Direct Materials: This is something that we have to be very careful with. We use a lot of different types of materials during the cost of a restoration with prices of those materials changing often. Examples of materials that we use are sanding paper, body filler, tape, wax and grease remover, thinner, brushes, cutting wheels and grinding disks, just to name a few. Prices for these materials have been fluctuating over the pst year due to inflation and supply issues. We have not used this area of cost accounting very well. We have had set prices of these products built into the system and were not updated properly so we were charging less than we were purchasing them for and loosing money. 

I would say that a standard costing method would work best for our company because standard costs, rather than actual costs, are used in accounting for materials, labor, and even overhead (1). Materials, labor and overhead are our biggest expenses and it is something that we need to always be on top of. 

References:

1. Gene Siciliano. Finance for Nonfinancial Managers, Second Edition (Briefcase Books Series). Chapter 8

2nd person to respond to

Phi Charles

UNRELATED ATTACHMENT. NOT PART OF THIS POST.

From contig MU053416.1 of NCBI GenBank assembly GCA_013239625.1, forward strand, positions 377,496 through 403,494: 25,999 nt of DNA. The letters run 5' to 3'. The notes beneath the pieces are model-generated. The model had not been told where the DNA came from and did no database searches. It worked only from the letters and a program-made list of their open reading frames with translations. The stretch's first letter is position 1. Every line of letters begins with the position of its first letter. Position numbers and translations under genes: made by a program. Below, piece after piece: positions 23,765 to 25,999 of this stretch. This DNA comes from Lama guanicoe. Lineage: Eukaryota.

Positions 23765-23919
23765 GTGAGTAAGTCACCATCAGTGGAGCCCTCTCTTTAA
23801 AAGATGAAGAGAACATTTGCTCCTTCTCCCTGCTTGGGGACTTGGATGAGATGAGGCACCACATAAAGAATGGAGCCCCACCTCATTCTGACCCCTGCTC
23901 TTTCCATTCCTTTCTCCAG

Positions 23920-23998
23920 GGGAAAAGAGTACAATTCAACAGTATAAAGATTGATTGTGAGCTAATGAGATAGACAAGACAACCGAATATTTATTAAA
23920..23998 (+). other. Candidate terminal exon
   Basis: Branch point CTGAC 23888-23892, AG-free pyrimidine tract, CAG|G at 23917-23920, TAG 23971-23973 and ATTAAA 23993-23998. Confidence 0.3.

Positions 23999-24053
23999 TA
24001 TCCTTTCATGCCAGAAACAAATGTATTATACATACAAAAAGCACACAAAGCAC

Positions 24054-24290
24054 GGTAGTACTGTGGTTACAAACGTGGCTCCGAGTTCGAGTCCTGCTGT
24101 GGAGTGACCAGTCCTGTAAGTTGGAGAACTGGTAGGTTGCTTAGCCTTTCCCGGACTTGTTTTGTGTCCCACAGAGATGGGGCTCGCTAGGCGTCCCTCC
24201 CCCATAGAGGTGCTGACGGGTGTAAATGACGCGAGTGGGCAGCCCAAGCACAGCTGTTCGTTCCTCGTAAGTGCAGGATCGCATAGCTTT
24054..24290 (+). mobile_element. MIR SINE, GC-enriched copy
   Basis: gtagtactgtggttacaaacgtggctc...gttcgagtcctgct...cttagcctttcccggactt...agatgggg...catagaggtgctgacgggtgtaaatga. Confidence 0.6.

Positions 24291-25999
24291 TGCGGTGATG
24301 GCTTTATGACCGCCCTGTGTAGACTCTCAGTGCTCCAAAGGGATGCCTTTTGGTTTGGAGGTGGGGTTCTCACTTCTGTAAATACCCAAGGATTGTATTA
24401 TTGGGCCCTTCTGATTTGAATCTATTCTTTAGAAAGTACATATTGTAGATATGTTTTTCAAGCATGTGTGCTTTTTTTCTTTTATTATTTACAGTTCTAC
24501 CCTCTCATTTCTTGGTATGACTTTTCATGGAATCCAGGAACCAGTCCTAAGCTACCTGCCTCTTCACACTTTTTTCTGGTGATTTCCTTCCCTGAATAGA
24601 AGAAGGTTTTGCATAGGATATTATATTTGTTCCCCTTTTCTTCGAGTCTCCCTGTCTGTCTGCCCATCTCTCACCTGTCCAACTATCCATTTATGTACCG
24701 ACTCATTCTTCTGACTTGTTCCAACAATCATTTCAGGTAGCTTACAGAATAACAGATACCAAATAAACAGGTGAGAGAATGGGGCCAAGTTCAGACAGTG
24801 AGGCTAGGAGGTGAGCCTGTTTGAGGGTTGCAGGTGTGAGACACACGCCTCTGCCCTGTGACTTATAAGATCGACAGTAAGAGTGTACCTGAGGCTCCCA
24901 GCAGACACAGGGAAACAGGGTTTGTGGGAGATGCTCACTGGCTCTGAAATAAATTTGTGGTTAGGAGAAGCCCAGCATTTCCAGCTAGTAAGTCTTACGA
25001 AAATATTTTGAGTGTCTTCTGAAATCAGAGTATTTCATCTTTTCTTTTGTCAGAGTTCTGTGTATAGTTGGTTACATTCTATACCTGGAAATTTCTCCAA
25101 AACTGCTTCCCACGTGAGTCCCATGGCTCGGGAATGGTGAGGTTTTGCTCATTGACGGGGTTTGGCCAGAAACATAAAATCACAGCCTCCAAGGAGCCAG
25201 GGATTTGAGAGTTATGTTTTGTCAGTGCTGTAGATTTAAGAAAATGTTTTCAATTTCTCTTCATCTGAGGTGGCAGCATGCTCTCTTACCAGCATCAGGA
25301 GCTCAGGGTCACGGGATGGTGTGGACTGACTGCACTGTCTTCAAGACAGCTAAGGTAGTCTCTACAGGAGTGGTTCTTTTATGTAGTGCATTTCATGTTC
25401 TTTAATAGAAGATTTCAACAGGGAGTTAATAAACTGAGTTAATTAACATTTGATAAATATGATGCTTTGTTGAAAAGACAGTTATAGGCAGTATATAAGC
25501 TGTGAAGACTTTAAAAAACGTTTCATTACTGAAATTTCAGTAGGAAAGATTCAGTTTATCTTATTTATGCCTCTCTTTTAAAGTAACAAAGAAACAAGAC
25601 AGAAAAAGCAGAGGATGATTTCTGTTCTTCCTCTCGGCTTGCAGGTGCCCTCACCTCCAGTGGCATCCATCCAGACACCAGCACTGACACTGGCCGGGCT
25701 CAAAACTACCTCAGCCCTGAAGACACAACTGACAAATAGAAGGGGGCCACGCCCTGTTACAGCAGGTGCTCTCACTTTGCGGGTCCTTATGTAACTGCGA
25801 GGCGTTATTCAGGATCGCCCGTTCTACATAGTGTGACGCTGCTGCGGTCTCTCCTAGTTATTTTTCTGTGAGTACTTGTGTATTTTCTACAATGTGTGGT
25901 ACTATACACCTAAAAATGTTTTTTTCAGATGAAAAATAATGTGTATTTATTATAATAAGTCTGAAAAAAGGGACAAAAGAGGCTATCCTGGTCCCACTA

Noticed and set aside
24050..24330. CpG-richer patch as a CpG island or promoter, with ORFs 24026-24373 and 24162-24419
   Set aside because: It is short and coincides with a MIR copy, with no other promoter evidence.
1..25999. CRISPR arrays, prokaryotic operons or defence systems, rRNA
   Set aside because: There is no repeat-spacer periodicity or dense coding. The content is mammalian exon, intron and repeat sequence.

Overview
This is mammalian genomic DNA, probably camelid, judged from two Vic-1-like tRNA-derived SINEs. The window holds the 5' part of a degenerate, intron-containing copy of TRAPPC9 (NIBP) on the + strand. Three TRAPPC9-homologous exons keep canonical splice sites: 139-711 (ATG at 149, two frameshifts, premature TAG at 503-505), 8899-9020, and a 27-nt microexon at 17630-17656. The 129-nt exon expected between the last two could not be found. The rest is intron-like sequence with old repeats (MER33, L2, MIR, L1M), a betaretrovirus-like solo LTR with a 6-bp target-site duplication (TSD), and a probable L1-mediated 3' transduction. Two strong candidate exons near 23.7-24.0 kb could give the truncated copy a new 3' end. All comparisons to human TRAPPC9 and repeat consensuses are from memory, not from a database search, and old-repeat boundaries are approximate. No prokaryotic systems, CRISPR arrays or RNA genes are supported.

RE: Week 6 Discussion AttachmentCOLLAPSE

Hi Professor & Classmates,

Option 1

Your team has been assigned to design and launch of a new product or service. This could be an external product for sale or an internal service to support other departments. As you prepare for your first team meeting, you know that identifying and classifying costs will be essential for the project.

Briefly explain what the new offering is (Note: this can be hypothetical or based on your current role at your company; you should not share any proprietary information);

Team Mojo: Food Truck Services (Mobile) offering exotic breakfast menu items for Spring Breakers @ Deerfield Beach Boardwalk, Florida: Egg/Bacon/Cheese naan, Malaysian kaya toast, Japanese egg Sandos.


 

Identify and describe one fixed and variable cost in your department and explain whether they are controllable or non-controllable.